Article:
Our promise to you:
Guaranteed product quality, expert customer support.
The gene and protein domains
OCRL is one of ten inositol polyphosphate 5‑phosphatases present in eukaryotic cells and is encoded by a 23 exon-containing gene located on chromosome Xq 25–26. It exists in two isoforms: the a isoform is ubiquitously expressed, however, the b isoform is expressed in all tissues other than the brain. OCRL is a multi-domain protein of 110 kDa (Figure 1). In addition to its 5‑phosphatase catalytic domain, it contains a pleckstrin homology (PH domain (which, unlike PH domains of other proteins, is unable to bind phosphoinositides), an ASPM, Hydin (ASH) domain, SPD‑2, characteristic of proteins that localize to centrosomes and primary cilia, and a RhoGAP-like domain, which does not, nevertheless, exhibit any GTPase activating function but instead mediates the interaction of OCRL with Rac1 and Cdc42.
Figure 1. Organization of domains in the full-length OCRL protein.
The cellular roles of OCRL
OCRL contains multiple and specific protein binding motifs, including two clathrin binding motifs (one in a loop inserted in the PH domain of the a isoform of OCRL and one in the Rho GAP-like domain), a Rab-binding site in the ASH domain, an AP2‑interacting motif, and a site which binds the endocytic proteins APPL1 and IPIP27A and IPIP27B (also known as Ses1 and Ses2). These motifs enable OCRL to interact with a wide array of proteins, which mostly facilitate its targeting to different cell compartments. OCRL can localize to the plasma membrane, early endosomes, clathrin-coated pits, clathrin-coated vesicles, the trans-Golgi network, the primary cilium and to lysosomes (Figure 2).
Figure 2. Intracellular distribution of OCRL in proximal tubular cells.
Of the proteins that interact with OCRL, the Rab GTPases are the most numerous and are responsible for the localization of OCRL to different cell compartments. OCRL targets endosomes, the Golgi complex and primary cilium through its interactions with Rab1, Rab5, Rab6, Rab8 and Rab35. By binding to Rab35, OCRL can be also targeted to the intracellular bridge in dividing cells where it controls cytokinesis.
The CCRL mutations and disease
Lowe syndrome is an X‑linked disease which is characterized by congenital cataracts, intellectual disability, central hypotonia, and renal Fanconi syndrome. The disease is caused by mutations in OCRL, which encodes an inositol polyphosphate 5‑phosphatase that acts on phosphoinositides — quantitatively minor constituents of cell membranes that are nonetheless pivotal regulators of intracellular trafficking. And Dent disease is an X‑linked proximal tubulopathy characterized by low molecular-weight proteinuria, hypercalciuria, and progressive renal failure. The disease was initially identified as being caused by mutations in CLCN5, which encodes the ClC‑5 endosomal chloride channel. Whereas mutations in this gene could not be identified in a substantial proportion of patients, and subsequent studies showed that mutations in OCRL are responsible for approximately 15% of cases. Patients with mutations in OCRL are defined as having Dent disease 2 to distinguish them from the more frequent Dent disease 1, which is caused by CLCN5 mutations.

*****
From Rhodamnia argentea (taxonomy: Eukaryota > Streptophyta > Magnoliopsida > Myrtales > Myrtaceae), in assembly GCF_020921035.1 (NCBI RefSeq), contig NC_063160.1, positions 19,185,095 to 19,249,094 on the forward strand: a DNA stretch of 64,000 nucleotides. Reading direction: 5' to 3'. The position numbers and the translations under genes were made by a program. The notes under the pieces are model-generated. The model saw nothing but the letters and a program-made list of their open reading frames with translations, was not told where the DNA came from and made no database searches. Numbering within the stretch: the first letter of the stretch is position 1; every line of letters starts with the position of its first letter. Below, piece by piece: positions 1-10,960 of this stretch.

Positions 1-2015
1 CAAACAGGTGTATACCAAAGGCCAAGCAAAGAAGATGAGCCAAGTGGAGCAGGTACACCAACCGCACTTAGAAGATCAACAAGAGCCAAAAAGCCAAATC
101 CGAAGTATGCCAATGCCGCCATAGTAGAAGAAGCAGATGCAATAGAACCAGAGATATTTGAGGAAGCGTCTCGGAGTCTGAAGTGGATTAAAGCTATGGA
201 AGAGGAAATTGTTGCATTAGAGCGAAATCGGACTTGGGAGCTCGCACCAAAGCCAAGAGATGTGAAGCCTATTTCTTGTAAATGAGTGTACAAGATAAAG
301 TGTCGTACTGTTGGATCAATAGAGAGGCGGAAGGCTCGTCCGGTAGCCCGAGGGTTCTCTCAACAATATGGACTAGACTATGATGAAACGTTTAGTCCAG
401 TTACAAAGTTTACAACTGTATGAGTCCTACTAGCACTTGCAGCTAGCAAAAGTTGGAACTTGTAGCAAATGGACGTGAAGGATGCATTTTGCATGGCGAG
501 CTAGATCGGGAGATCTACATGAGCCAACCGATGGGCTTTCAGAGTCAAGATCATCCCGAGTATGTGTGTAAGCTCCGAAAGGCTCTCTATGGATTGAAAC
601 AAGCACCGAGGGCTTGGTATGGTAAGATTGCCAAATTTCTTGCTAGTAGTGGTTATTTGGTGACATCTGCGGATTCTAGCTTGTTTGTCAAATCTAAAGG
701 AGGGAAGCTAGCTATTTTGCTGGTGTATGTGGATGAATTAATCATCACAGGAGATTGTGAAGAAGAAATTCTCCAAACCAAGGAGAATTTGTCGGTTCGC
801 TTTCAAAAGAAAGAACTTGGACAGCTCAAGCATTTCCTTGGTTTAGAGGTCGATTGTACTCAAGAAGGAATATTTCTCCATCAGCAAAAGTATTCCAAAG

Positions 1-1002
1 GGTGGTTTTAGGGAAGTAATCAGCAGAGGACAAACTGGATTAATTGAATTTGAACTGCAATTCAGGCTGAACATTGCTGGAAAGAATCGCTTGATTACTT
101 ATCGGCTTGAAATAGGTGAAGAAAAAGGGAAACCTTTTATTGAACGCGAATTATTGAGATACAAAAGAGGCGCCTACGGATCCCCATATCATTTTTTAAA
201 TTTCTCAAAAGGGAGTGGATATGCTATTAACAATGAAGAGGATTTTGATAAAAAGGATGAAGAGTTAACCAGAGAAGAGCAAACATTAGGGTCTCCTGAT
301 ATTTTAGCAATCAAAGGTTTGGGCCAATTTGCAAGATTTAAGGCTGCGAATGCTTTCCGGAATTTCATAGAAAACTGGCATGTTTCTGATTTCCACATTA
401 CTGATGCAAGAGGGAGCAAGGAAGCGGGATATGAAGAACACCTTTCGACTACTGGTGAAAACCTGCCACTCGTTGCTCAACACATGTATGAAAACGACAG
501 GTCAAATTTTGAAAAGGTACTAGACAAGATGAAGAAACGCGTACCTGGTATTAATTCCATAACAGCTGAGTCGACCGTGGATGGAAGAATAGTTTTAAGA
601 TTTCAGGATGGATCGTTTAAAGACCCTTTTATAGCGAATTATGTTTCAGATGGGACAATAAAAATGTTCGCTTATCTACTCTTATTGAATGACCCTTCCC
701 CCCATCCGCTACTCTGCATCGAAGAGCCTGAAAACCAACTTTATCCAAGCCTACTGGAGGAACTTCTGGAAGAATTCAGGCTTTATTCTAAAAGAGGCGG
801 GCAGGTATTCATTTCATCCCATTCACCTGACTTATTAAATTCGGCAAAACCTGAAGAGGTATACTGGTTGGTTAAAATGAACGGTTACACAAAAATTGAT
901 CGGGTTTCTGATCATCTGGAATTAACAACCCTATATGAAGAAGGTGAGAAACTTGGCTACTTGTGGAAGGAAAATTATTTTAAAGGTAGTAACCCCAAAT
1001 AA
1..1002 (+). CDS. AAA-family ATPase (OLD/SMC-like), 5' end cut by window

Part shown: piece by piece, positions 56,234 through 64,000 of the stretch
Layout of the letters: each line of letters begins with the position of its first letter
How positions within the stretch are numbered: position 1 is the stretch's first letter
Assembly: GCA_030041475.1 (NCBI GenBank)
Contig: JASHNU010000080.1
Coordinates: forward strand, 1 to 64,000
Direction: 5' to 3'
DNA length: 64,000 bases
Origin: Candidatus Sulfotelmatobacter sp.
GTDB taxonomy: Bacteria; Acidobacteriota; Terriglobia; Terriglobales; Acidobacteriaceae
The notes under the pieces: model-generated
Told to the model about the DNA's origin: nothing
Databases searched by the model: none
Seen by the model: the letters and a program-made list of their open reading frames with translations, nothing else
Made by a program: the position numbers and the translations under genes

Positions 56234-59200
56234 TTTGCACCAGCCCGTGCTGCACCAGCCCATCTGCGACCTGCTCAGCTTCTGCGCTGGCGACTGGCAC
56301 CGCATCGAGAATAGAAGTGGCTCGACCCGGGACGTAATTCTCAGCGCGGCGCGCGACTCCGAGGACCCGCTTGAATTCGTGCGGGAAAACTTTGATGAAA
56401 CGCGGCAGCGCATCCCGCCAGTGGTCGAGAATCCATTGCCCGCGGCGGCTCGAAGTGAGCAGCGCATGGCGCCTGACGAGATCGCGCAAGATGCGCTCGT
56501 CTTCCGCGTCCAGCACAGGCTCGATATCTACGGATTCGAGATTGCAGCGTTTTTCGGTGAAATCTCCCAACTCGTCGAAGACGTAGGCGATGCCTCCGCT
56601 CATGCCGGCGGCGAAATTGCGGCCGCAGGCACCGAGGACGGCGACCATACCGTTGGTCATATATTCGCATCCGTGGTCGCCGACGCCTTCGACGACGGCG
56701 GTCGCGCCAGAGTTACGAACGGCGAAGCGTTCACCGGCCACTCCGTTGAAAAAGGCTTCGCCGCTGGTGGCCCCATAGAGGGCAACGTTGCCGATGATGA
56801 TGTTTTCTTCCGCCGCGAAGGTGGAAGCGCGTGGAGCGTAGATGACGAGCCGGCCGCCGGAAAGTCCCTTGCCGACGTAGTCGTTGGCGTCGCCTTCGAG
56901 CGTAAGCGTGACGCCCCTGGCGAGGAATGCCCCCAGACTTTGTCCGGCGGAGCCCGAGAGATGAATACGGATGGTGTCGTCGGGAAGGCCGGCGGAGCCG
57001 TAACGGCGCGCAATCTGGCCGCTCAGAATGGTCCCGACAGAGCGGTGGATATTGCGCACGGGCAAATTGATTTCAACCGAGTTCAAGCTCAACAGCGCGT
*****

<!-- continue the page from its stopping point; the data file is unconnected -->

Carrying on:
Pathogenic mutations in OCRL can occur throughout the gene. However, nearly all mutations associated with Lowe syndrome are located in exons 8–23, which comprises the inositol polyphosphate 5‑phosphatase, ASH and RhoGAP-like domains, whereas the majority of mutations that cause Dent disease 2 are located in exons 1–7, which encompass the PH domain. The severity of the clinical phenotype of patients with Lowe syndrome and Dent disease 2 can vary considerably, even between patients with mutations that are predicted to cause complete loss of function of the protein or between patients who share the same mutation, suggesting that genetic background might influence the clinical expression of the disease.
Drug targets in Lowe syndrome
The major challenge will be to identify avenues for the treatment of Lowe syndrome in the next few years. Different strategies are theoretically feasible, ranging from OCRL replacement via gene therapy or hematopoietic stem cell transplantation, to exon-skipping therapy for selected mutations or the identification of targets that are amenable to pharmacological manipulation. The identification of druggable targets to treat Lowe syndrome is a viable option: OCRL is a phosphatase and many of the phenotypes caused by loss of function of OCRL result from the accumulation of its substrate, PI(4,5)P2. Moreover, a number of independent studies in cellular systems have shown that depletion of phosphoinositide kinases (either PIP5K or PI4K) can mitigate the accumulation of PI(4,5)P2 in OCRL-depleted cells and rescue some of the phenotypes linked to the loss of OCRL. Therefore, the development of selective, small molecule PIP5K inhibitors could enable PI(4,5)P2 balance to be restored in patients with Lowe syndrome.